As you can probably guess from the above, A Rollins in the Wry, his debut on new label Quarterstick Records, is no exception. If you've heard any of his other "talking" albums (with the exception of Get In The Van and parts of Everything, both of which are pretty full-on depressing a large part of the way through), you know the drill -- good old Henry gets on a stage and just rambles, riffs, and jokes for about an hour, about everything under the sun. He reads some old journal entries, talks about Bill Clinton's incredible grasp of the English language, recounts a past visit to Israel, does a great impression of a woman's take on men and dating, and comments on both homophobia and the Colorado shootings, all with the usual self-deprecating humor and general sense of glee and wonder at the world. And its good stuff; it may make you a bit uncomfortable, if you're not used to Rollins's sense of humor, but if you take him up on his invitation to step inside his head, Wry will make you laugh out loud. (JH)
(Quarterstick Records -- P.O. Box 25342, Chicago, IL. 60625; http://www.southern.com/southern/label/
TCH/index.html; Henry Rollins -- http://www.henryrollins.com/)
The Low Power Hour
The core of the band Roto is comprised of David Arbury on bass and vocals, and Carleton Ingram on guitar and vocals. Both are members of Washington, D.C.s post-punk scene. Roto is something of a concept band in that, initially at least, each Roto show would feature a different drummer, and this idea is carried over to The Low Power Hour, which features three different drummers from the D.C. scene, all of whom have played in bands I could mention but won't, because it would give you the wrong idea about Roto's sound. Roto is definitely Arbury and Ingram's show. The music is refreshingly open, to the point of being extremely stark at times. The distortion pedals and other gizmos must have been put away in the social security lock box (which is somewhere in D.C., right?!) during the recording of this album, because everything is clean, clean, clean, and it sounds great for it. But make no mistake, this is no indie-pop Teenbeat affair. The melodies of the bass, guitar, and dual harmonizing vocals form patterns, plaintively intertwined, often to deliciously melancholic effect. Electronic drums and effects thicken the texture on a couple of tracks, but even with that and the three different drummers thing (which you probably wouldn't notice unless you had just been told), the album is quite cohesive. My one gripe is that the lyrics, while always sung poetically, when read on the page seem a bit didactic in a couple instances, as on the opener, "Trickster." That complaint notwithstanding, I think this is a really good, moving album, and well worth searching out. (CP)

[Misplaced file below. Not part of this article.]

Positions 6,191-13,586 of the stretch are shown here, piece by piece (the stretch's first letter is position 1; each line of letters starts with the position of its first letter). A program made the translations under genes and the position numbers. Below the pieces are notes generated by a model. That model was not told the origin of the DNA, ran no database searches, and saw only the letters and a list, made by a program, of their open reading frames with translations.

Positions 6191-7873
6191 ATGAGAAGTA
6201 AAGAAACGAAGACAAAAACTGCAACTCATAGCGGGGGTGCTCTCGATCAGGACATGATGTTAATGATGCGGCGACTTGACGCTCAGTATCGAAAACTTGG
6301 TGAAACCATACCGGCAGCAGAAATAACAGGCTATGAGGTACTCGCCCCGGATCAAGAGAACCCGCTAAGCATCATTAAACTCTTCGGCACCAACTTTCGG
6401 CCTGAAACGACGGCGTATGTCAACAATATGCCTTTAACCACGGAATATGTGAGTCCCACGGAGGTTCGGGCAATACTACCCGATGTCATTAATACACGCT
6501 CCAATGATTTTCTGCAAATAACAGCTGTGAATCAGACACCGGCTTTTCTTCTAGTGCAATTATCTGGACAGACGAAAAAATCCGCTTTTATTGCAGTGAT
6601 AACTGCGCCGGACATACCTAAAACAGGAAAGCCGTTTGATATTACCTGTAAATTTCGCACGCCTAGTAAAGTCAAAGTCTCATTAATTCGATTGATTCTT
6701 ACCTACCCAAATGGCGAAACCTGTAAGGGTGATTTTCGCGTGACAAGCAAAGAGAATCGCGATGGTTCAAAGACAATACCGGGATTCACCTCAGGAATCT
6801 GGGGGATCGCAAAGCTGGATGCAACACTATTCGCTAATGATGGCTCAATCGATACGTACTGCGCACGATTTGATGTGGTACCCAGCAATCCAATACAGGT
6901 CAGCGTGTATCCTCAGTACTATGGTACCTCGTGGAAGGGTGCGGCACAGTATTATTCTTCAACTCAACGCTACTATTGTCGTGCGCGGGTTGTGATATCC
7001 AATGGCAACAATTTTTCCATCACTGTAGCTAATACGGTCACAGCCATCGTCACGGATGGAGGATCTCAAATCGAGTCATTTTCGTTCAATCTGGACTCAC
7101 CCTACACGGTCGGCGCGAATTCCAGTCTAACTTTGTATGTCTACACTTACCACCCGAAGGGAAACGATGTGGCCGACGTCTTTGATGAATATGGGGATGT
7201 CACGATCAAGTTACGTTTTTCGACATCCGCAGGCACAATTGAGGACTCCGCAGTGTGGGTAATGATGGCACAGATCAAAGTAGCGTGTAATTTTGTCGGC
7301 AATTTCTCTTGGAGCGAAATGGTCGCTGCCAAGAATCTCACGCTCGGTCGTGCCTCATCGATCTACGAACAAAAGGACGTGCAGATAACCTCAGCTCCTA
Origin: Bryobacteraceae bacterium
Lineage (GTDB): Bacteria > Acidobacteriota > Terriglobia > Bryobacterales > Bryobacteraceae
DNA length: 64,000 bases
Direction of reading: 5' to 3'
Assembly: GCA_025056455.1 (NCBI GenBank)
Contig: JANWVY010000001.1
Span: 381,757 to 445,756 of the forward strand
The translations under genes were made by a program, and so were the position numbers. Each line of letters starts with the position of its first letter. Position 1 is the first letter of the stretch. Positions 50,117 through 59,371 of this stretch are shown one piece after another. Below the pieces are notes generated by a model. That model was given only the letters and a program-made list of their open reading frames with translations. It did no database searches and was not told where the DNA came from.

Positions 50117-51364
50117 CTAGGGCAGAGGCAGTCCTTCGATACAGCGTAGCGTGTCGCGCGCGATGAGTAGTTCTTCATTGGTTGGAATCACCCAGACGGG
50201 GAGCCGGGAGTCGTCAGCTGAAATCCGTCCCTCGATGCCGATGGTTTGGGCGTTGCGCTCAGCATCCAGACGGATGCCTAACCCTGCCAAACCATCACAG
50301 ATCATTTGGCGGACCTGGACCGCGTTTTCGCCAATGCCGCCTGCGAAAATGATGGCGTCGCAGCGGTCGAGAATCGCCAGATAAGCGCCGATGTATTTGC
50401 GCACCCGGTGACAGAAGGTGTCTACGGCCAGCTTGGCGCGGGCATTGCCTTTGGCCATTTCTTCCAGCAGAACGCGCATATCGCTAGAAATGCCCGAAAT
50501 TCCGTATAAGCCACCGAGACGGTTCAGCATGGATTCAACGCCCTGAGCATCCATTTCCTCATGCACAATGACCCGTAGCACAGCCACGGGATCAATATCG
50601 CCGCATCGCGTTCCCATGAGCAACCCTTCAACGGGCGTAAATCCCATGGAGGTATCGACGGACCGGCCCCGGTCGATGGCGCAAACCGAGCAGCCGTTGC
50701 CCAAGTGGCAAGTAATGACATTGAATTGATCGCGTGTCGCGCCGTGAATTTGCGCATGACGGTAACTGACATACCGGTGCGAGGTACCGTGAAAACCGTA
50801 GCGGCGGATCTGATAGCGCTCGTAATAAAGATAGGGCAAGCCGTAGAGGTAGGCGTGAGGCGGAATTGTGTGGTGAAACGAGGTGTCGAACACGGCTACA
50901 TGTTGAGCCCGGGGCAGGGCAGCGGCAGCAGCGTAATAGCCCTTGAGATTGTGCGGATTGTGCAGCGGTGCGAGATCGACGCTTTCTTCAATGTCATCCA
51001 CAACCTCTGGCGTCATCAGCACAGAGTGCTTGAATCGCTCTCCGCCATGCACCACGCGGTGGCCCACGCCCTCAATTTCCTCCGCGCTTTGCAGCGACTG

(Resin Records -- firstname.lastname@example.org; http://www.resindc.com/)
Back when I was a college radio music director, I had to evaluate a metric shitload of music each week to determine whether or not it made the cut for the to-be-reviewed pile. One shortcut for making this evaluation was to simply listen to the vocals. I found that this musical element in particular tended to betray the influences of a band, and was a good indication of whether it was worth the effort to take the time to try to get into the music itself. Vocals seem to be the area of style most prone to direct influence. You could tell right off the bat if a band was listening mainly to Pearl Jam, or Stone Temple Pilots, or whatever the current boring rock band on MTV was at the time.
Roundhead is a band from Cincinnati, Ohio, and apparently has some sort of membership connection with the Afghan Whigs. The first thing that strikes me about them is that I just don't like the vocals; they sound like they're trying to be cool and sexy in a mainstream MTV rock way, but crossed with '80s British alternative pop bands, if that makes any sense. Some of the music, which at times tries to be spacey rock, actually comes off fairly decently, but overall it doesn't make this album worthwhile, in my estimation, especially since some of the music just annoys, particularly the lead track, "Peel." The album reminds me of some of the "modern rock" of the early '90s, and there are definitely some good elements in there, but the mainstream (for that period) exterior makes me cringe more than smile these days. (CP)
(Small Stone Recordings -- P.O. Box 02007, Detroit, MI. 48202; email@example.com; http://www.smallstone.com/)